SPAIN'S EMERGENCE and slide into relative economic irrelevance in both 16th and 21st centuries have striking similarities, and once again underscore American Philosopher George Santayana's statement, "Those who cannot remember the past are condemned to repeat it."
Spanish banks lent money to builders without protection or far-sight - very much like gold, demand for which boomed in the 15th century - without adequate re-funnelling of real profits back into the economy. The Spanish government kept borrowing to re-pay debt after the property market collapsed in the country - forcing banks to face a severe cash crunch - taking down with them consumer savings. Meanwhile, the government also neglected investing in boosting the overall factors of production within the country - relying heavily on tourism and private trade.
As 2012 gives way to 2013, Spain faces crushing economic statistics. Experiencing its second recession in three years, it's credit rating as on October 11, 2012 is just above Junk, which means the government has its task cut out - austerity or austerity plus spending? Madrid has said that it will be forced to raise taxes and cut down on government benefits with fiscal deficit close to 7 per cent - very alarming for a country short of money. Spanish government is asking for 100 billion euros just to re-capitalize the financial sector.
About 1.7 million families in Spain with working-age members don't have jobs. Tax revenue is falling and costs of unemployment are so much that Spain has little money to kick-start its economy. Spaniards are out on the streets and screaming to halt wage cuts and cutting down of spending on healthcare, education, and social benefits.
Carmen Belmonte, a woman from Madrid, explaining her difficult circumstances, told the BBC, "I'm a 34-year-old single mum. I have been unemployed for over a year now, I've looked for work over and over again, from cleaning to a telephone operator but have found nothing...I get unemployment assistance from the government but that will end next month because the government has annihilated aid to the unemployed...We will end up on the streets, how will we eat? Where will we live? What hope is there?...There are so many people like me in Spain, with problems that are typical of an underdeveloped country. People do not have jobs and small businesses are plummeting which generates more unemployment and more poverty in general. Every month there are increases in taxes and the prices of basic supplies such as water and electricity, not to mention gasoline. Food is almost a luxury item. Politicians are corrupt and all protect each other. The government has vetoed our freedom of expression and detains people for demonstrating."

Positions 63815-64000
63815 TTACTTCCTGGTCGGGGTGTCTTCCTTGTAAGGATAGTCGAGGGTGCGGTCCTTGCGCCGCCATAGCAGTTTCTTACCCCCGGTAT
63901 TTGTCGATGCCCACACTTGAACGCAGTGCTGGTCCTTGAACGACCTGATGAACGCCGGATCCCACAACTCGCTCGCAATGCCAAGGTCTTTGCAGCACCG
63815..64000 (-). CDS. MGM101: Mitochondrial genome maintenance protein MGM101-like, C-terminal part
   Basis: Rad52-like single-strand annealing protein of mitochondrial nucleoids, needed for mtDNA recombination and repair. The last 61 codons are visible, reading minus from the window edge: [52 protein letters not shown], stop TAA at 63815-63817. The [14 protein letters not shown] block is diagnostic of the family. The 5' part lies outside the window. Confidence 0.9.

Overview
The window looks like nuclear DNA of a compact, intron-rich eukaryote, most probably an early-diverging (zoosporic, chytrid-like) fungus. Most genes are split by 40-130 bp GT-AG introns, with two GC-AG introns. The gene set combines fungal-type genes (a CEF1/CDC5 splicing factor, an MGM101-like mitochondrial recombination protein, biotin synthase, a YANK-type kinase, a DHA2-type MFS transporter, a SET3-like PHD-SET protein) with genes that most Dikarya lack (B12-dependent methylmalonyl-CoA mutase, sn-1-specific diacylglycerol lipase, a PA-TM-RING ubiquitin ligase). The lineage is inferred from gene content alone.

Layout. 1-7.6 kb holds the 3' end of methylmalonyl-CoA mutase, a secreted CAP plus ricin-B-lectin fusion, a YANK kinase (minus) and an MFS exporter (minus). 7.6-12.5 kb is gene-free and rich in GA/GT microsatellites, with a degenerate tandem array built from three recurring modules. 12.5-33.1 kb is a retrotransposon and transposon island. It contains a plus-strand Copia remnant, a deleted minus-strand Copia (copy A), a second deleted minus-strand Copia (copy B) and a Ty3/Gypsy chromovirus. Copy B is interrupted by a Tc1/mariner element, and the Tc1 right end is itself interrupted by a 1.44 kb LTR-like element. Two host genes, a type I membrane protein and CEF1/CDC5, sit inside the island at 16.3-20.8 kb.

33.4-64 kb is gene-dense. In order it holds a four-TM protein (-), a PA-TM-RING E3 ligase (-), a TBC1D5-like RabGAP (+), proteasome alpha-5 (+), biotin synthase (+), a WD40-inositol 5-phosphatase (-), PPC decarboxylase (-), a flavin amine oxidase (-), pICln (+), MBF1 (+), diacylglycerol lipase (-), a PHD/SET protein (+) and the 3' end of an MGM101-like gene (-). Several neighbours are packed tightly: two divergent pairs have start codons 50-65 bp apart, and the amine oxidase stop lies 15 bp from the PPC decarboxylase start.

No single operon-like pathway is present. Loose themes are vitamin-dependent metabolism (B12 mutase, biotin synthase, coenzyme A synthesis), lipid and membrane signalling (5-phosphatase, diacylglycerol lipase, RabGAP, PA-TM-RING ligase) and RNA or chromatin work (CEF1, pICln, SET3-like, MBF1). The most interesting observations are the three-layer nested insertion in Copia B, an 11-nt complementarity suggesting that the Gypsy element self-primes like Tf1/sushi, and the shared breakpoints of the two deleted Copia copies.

Spain is not facing just a liquidity crunch - its very fabric of governance has been torn part by corruption. "I am a civil servant and work in a ministry. In Spain, if you want to work in the administration you have to pass very hard exams to get the job. The system is supposed to be used to select people due to their competence but I see very closely how politicians use the administration to give very good jobs to their sons, brothers and sisters. I heard on the radio this week that a kid who brings his own food to school for lunch has to pay about five euros just for it to be looked after yet a member of parliament pays 3.55 euros for a full meal," said Maria, a civil servant.
Even if Spain wants to create jobs it can't - at least not in the numbers it wants to. If you are a graduate in Spain you will find it very difficult to get a job, as you need to be at least an MA or a PhD to land a decent-paying job. At the same time, education is very expensive - so how will jobs be created if there is non-availability of labour or if it's expensive? "I am chasing every vacancy going, like jobs as a waiter, carpenter or plumber on the "black economy", which is what enables many people to gain their bread day in, day out. Three members of my family are currently unemployed: myself, my father and my younger brother. Many people in my neighbourhood rummage through garbage bins looking for something to eat or sell in the black market," said Ignasi Jorro, an unemployed youth.
With job creation set to return only after two years, Spain is looking down at the barrel. Two attributes can lead Spain out of the deep tunnel it has dug for itself and could be buried in it - leadership and innovation - the very traits that powered Spain - the discoverer of the world in the 15th century and a trader par excellence. Meanwhile, it must first prepare to withstand a contracting economy in the near-term and personal hardship, before it again sees the glint of gold.